When I think back to when my kids were growing up, I remember having such a hard time managing their emotional outbursts. Like many parents I wanted certain behaviours to stop – yelling, slamming doors, and the one that really pushed my buttons, name-calling. Whenever my kids did these things out of anger or frustration, I found myself angry and frustrated with them. There were days when I felt like I was doing a terrible job at helping my kids manage their own stress and emotions. Have you been wondering what to do about your child or teen’s “temper tantrums,” “meltdowns,” “freak-outs” or “explosions?”
Here are some ways you can help your children learn to regulate their emotions:
- Provide as much stability and consistency as possible at home. This helps children develop the emotional resources to deal with the less predictable world outside.
- Accept your child’s emotions and responses. Children’s emotional outbursts are not deliberate attempts to make parenting difficult. “Tuning in” to understand your child’s emotions helps the child learn to cope with emotional tension.
- Talk about your own feelings. Modeling the use of language to identify feelings helps children to express their own emotions.
- Encourage children to talk about their feelings. All feelings are normal and natural. Avoid saying things like, “don’t be sad” or “You shouldn’t be angry.” It is always ok to talk about our feelings but it is not always ok to act on our feelings. The goal is to teach children to control their behaviour and not feelings. Encourage your child to label their feelings and listen carefully without judging or giving advice.
- Model self-control. Our children imitate our behaviours so it is important to reflect on how we handle our emotions. Instead of exploding you can say, “I’m getting frustrated, I better stop and calm down before I can continue.” Also, stay calm during your child’s emotional outburst.
- Teach how to use positive self-talk. Children who use negative self talk get angry more easily than children who use positive self talk. Teach children to practice positive self talk such as, “He didn’t do it on purpose, it was an accident” or “With more practice I’ll get it.”
- Work with your child to figure out which situations upset them the most and problem-solve different strategies together. Practicing how to handle a situation that makes them angry helps children learn to control their behaviour. You can review a problem that has recently occurred, label the emotions involved, and go over how your child might have handled the situation in a different way.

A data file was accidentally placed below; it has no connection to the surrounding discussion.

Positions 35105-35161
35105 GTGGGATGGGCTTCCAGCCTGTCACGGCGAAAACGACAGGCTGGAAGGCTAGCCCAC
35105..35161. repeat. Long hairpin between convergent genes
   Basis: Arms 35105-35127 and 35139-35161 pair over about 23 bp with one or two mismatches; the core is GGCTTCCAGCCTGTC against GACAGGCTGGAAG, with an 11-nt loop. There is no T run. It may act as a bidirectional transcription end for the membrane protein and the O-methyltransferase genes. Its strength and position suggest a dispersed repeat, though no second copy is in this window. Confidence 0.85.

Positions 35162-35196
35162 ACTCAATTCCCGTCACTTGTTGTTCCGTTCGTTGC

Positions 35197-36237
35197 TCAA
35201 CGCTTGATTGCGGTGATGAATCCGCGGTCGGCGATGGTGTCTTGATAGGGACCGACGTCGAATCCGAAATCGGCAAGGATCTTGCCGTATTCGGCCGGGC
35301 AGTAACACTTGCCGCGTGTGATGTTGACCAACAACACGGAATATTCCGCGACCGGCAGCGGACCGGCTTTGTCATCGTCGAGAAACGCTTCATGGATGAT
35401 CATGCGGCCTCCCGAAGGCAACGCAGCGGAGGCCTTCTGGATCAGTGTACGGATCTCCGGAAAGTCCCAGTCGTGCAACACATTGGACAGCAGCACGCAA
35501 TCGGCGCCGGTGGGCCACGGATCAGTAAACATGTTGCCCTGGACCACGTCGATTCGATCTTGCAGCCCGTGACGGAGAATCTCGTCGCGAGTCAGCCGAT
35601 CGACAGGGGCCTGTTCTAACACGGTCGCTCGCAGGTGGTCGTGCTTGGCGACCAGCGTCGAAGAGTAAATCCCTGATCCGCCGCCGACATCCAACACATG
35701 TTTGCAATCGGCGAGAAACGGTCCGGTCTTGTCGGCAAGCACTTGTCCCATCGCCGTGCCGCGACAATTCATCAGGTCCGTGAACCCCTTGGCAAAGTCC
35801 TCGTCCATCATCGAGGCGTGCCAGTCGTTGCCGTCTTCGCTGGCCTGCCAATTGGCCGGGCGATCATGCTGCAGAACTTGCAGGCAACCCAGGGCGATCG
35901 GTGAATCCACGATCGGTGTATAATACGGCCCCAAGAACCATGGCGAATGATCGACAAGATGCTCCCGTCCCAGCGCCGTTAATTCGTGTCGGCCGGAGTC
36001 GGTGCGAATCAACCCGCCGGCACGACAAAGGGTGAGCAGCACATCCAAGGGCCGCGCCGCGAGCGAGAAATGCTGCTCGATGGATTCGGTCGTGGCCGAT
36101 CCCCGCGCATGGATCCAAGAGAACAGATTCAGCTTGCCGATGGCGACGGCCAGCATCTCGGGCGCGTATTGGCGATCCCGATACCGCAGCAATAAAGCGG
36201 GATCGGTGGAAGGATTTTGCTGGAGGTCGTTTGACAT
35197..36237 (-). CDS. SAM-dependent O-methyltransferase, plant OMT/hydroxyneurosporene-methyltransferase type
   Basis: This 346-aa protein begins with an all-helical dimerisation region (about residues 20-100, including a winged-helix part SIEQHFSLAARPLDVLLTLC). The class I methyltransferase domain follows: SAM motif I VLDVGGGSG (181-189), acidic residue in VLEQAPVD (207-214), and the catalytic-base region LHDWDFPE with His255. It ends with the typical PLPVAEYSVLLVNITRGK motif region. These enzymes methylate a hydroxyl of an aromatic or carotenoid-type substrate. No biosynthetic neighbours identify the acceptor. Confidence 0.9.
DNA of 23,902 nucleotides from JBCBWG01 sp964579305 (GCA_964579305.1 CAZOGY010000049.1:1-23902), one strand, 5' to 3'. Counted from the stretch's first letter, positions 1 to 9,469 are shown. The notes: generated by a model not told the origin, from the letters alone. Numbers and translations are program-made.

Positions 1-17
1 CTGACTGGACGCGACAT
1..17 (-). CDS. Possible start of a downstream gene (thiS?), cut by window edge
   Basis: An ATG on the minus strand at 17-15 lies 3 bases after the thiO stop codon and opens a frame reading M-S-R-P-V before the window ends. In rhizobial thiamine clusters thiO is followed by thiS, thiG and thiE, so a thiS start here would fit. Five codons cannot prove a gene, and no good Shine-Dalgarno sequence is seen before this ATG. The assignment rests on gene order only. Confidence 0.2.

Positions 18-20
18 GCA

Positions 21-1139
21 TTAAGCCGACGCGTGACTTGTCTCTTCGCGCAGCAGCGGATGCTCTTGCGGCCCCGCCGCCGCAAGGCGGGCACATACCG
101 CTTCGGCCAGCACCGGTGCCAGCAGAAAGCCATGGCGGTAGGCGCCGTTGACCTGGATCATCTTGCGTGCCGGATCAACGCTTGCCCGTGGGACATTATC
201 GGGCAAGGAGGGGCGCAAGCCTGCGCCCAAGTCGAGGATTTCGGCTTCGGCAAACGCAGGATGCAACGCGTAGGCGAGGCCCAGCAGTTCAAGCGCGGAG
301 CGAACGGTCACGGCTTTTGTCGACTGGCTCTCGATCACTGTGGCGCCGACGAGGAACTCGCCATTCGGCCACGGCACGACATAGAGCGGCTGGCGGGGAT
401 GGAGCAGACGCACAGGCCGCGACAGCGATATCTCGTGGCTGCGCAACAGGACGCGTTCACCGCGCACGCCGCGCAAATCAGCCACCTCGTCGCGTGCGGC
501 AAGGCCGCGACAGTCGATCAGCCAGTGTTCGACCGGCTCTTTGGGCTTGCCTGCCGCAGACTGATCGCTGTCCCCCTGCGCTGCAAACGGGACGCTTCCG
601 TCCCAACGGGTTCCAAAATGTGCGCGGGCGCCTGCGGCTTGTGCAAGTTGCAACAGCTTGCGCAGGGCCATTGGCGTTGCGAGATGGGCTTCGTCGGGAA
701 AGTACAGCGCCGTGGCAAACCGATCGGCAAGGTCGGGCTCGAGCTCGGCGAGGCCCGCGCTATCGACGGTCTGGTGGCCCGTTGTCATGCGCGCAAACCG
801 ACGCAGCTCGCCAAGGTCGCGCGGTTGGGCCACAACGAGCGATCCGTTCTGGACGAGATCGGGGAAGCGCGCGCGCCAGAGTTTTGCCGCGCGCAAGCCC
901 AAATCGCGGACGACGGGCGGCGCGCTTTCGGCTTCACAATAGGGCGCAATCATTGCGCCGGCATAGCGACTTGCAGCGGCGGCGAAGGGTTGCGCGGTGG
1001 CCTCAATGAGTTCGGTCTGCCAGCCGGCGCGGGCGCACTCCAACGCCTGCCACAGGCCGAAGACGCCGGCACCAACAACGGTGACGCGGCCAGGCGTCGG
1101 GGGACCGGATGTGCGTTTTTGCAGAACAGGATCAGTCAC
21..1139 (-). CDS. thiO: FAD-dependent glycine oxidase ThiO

- Praise your child’s efforts to regulate their emotions. You may say, “You were patient while waiting for your brother.” You can also ask, “How did you do that?” so that both you and your child can learn what strategies helped in that situation.
Through reading, participating in parenting courses, support groups, trusting friends whose parenting I admired, and self-development, I learned about the skill and the art of connecting with my children. They are all in their adulthood now and I think that they would agree with me when I say that I still have a wonderful relationship with them all.
FYI, there is also a great book available at your local library called “Time-in Parenting: How to teach children emotional self-control, life skills, and problem solving by lending yourself and staying connected.” By: Otto Weininger, Ph.D; ISBN 0-9730905-0-2 Check it out!
Share your experience:
To share your experience, or to get more information about managing your child’s emotions, you can talk to one of us directly:
- Leave us a comment below – we’d love your feedback
- Talk to us on Twitter: @haltonparents
- Email us at email@example.com
- Dial 311 or 905-825-6000 for parenting information or to speak directly to a Public Health Nurse every Monday to Friday from 8:30 a.m. to 4:30 p.m.
About this guest blogger:
Wendy Ziemiak, RN is a Mental Health Liaison Nurse who works with elementary school and high school students in Burlington. She also works at the walk-in Reach Out Centre For Kids (ROCK) in the Burlington location as part of the multi-disciplinary team.